Melvin Moti (1977, Rotterdam, Netherlands) primarily makes 35mm films, often shown in conjunction with photography, objects, and artist books. His practice is intimately linked to history and its narrative. His films, books and art objects are all driven by his interest in the power of the viewer's imagination and the deconstruction of history. Thus, Moti explores the non-event, and a fascination with the anecdotal underlies his works: details and accidents that take place on the fringes of a History that wants to be unified, allow him to reveal the power of what he defines as “black holes”. In his film No Show, for example, Moti starts from a historically irrelevant episode: a visit to the Hermitage offered by a museum guide to a group of soldiers in 1943, in the middle of World War II. What makes the anecdote fascinating is the fact that, as a precaution, all the artworks had been removed from the rooms and kept in a safe place; only the frames of the extraordinary collection of paintings remained on the walls, as a testament to the importance of maintaining at least the memory of artworks.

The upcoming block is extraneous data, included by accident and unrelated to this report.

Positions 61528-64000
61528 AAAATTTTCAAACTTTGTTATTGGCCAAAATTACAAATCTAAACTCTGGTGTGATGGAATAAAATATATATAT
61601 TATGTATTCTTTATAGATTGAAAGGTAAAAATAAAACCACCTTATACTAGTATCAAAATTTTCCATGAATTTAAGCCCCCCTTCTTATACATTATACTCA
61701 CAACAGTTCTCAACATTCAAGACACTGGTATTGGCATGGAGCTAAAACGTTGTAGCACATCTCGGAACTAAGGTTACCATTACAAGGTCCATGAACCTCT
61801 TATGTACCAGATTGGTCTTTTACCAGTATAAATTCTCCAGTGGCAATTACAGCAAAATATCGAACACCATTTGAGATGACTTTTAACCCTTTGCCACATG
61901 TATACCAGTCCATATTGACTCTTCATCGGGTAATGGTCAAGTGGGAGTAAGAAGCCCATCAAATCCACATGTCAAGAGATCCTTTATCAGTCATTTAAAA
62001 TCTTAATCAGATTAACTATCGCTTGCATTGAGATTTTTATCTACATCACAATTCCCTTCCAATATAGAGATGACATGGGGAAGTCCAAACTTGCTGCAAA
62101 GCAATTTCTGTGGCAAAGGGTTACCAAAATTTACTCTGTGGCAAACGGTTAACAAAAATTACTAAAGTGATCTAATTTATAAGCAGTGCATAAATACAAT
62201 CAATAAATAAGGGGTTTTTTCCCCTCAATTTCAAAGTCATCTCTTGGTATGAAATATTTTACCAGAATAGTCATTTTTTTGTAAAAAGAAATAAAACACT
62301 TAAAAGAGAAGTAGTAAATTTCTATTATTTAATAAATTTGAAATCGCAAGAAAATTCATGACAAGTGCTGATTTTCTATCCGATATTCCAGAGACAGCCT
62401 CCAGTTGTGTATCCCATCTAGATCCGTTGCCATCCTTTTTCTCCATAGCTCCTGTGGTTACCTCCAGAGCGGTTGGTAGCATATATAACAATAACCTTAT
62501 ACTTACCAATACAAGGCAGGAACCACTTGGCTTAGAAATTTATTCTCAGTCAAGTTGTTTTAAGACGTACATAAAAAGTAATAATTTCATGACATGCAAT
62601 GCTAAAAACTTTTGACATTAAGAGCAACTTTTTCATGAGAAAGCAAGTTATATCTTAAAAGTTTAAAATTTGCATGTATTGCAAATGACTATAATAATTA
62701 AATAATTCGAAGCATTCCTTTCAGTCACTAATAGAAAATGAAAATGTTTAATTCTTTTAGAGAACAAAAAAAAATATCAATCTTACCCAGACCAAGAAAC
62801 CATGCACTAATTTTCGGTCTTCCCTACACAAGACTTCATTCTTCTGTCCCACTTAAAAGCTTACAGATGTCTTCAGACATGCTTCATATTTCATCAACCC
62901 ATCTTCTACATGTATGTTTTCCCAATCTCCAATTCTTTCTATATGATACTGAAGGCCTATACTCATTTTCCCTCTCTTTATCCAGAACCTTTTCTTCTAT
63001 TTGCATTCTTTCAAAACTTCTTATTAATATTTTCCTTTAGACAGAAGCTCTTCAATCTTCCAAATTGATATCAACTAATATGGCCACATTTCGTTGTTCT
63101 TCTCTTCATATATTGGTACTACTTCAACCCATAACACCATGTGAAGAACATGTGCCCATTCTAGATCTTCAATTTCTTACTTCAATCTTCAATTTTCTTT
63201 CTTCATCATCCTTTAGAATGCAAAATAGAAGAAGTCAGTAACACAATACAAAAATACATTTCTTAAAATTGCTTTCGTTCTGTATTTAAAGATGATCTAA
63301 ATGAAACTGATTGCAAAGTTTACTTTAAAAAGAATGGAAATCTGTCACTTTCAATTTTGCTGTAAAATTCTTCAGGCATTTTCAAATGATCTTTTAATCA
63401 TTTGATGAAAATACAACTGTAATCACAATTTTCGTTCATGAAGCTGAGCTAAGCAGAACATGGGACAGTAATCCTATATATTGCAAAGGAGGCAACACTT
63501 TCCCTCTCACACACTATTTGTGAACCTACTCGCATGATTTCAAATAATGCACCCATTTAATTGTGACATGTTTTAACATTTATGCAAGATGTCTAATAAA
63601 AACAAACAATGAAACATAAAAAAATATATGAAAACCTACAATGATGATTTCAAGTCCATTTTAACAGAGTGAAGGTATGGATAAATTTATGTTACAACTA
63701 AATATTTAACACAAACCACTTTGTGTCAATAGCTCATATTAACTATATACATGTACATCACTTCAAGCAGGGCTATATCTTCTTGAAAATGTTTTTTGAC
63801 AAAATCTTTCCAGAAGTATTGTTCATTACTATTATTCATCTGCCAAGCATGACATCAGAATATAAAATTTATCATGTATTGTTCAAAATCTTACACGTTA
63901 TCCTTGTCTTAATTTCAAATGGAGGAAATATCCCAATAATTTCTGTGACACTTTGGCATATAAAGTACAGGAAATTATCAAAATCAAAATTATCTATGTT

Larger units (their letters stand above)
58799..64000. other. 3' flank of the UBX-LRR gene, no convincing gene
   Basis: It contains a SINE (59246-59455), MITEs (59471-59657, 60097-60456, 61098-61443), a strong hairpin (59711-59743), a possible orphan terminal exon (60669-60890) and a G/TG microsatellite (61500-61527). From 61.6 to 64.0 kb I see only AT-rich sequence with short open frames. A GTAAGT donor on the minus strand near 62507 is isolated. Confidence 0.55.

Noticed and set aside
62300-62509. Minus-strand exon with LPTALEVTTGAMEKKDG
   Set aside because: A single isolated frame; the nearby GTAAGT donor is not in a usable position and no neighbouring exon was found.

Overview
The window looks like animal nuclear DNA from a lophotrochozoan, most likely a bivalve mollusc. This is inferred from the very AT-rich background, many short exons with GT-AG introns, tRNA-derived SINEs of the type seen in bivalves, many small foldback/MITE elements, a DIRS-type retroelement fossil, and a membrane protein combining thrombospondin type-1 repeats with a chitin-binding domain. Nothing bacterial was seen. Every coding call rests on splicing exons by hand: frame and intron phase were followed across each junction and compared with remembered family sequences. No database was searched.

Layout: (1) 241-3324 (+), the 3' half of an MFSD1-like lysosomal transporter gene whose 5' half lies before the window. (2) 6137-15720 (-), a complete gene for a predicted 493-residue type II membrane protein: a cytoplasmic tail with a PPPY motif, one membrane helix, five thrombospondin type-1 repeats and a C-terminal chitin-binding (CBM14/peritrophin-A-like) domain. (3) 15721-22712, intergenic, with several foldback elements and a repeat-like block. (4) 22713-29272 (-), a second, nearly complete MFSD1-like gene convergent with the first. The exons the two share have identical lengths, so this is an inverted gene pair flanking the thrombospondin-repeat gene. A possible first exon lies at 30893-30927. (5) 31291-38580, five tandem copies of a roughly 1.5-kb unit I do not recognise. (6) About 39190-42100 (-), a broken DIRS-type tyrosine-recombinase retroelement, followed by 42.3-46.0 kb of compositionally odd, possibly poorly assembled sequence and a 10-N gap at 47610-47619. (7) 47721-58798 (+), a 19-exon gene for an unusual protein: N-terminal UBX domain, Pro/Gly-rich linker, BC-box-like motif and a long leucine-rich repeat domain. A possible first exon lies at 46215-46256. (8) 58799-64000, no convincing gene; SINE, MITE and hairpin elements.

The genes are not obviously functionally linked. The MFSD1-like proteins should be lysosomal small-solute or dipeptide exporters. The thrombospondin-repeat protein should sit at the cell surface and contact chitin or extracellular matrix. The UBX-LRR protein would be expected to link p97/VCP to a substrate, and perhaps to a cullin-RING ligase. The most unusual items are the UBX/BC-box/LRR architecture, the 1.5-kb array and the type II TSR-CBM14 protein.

Between shadows and light, between the visible and the imaginary, Moti's practice calls for scientific research as well as subjective testimony. His works seek to understand how the mechanisms of perception function neurologically and psychologically. Moti plays with the public's perceptions – his films, images and sound aim to give rise to a third space, which is born in the visitor's mind. It is up to the visitors to create their own narrative, the artist inviting them to relearn to see. For Moti, it is not a question of accumulating information, but rather of deconstructing it.
Each dimension of his recent investigation – the realm of sensory perception (especially as a result of sensory deprivation), reduction as an artistic approach (especially in empty museums) and non-production as a form of creative output – is elaborately researched, through an accumulation of resources which subsequently form the base of the artists’ writings, an essential constituent in Moti’s practice. These experimental essays are issued in the self-published artist books that accompany each film.
Support: Mondriaan Fund
Caroline A. Jones, Eyesight Alone: Clement Greenberg’s Modernism and the Bureaucratization of the Senses (Chicago: University of Chicago Press, 2005).
Greenberg’s Modernism and the Bureaucratization of the Senses (Chicago: University of Chicago Press, 2005).